Lawmakers, survivors of Highland Park shooting vow to continue fight against gun violence
CHICAGO (CBS) -- Lawmakers gathered in Highland Park on Friday to honor the victims of the July 4th parade shooting as part of National Gun Violence Survivors Week.
"Being a survivor of gun violence, it never leaves you," said Liz Turnipseed, one of the dozens of people wounded in the parade shooting which killed seven people last summer.
Illinois recently passed a new law banning assault weapons like the Highland Park gunman used, but the ban is facing multiple challenges in court, and hundreds of plaintiffs who have sued over the ban have won temporary restraining orders prohibiting the state from enforcing the ban against them.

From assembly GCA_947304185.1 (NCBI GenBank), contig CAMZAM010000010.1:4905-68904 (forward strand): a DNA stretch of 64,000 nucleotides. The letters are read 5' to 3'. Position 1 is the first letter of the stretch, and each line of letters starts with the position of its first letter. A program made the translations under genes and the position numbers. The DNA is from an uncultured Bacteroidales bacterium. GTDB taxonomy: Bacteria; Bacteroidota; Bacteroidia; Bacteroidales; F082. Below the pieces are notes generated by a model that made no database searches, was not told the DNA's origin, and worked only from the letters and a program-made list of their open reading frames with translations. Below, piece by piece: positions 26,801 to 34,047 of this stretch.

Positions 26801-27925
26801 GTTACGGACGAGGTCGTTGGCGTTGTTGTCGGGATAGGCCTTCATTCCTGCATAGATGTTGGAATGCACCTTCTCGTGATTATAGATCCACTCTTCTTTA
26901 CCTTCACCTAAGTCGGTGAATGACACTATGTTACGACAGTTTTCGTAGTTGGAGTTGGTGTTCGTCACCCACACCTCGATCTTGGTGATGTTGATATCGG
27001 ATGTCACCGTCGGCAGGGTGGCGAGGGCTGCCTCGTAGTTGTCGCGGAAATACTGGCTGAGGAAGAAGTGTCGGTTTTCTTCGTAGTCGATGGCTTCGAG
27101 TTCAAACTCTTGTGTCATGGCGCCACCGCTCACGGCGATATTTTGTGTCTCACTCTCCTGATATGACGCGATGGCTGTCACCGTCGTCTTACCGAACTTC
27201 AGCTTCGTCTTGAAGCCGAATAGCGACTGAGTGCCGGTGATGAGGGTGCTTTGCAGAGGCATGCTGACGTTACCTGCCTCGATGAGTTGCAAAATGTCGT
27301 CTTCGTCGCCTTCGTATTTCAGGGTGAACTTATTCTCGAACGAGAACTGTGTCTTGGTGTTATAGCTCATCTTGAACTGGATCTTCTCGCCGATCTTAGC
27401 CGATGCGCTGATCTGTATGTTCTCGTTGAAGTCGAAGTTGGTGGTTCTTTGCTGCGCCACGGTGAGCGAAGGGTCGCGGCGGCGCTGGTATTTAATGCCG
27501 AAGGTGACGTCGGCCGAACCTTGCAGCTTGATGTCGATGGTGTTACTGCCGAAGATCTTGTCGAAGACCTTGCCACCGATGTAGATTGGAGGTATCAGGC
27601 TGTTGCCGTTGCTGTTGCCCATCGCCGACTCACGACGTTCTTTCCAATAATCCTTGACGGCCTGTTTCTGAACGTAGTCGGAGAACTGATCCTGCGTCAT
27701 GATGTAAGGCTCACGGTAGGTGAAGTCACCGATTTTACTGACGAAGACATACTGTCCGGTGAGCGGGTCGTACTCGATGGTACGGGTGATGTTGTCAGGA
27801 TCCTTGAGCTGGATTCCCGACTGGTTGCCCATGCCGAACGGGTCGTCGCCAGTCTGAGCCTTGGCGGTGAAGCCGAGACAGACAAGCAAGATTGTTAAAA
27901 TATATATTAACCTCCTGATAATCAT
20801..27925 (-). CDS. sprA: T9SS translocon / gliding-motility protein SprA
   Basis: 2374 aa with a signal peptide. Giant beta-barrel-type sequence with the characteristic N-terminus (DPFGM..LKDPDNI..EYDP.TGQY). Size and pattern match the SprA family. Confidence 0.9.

Still, Gov. JB Pritzker has said he expects the law to be upheld as constitutional, and lawmakers at Friday's event in Highland Park vowed to do more to prevent gun violence.
"We always think that the next major gun violence episode is going to be the turning point. Well, in a way, sadly, but importantly, Highland Park was a turning point in the national debate. It was time for us to come together and finally do something," U.S. Sen. Dick Durbin said.
On Thursday, members of Congress introduced a new bill that would require firearms to be stored securely when a gun dealer is not open for business, so they can't be stolen.
for more features.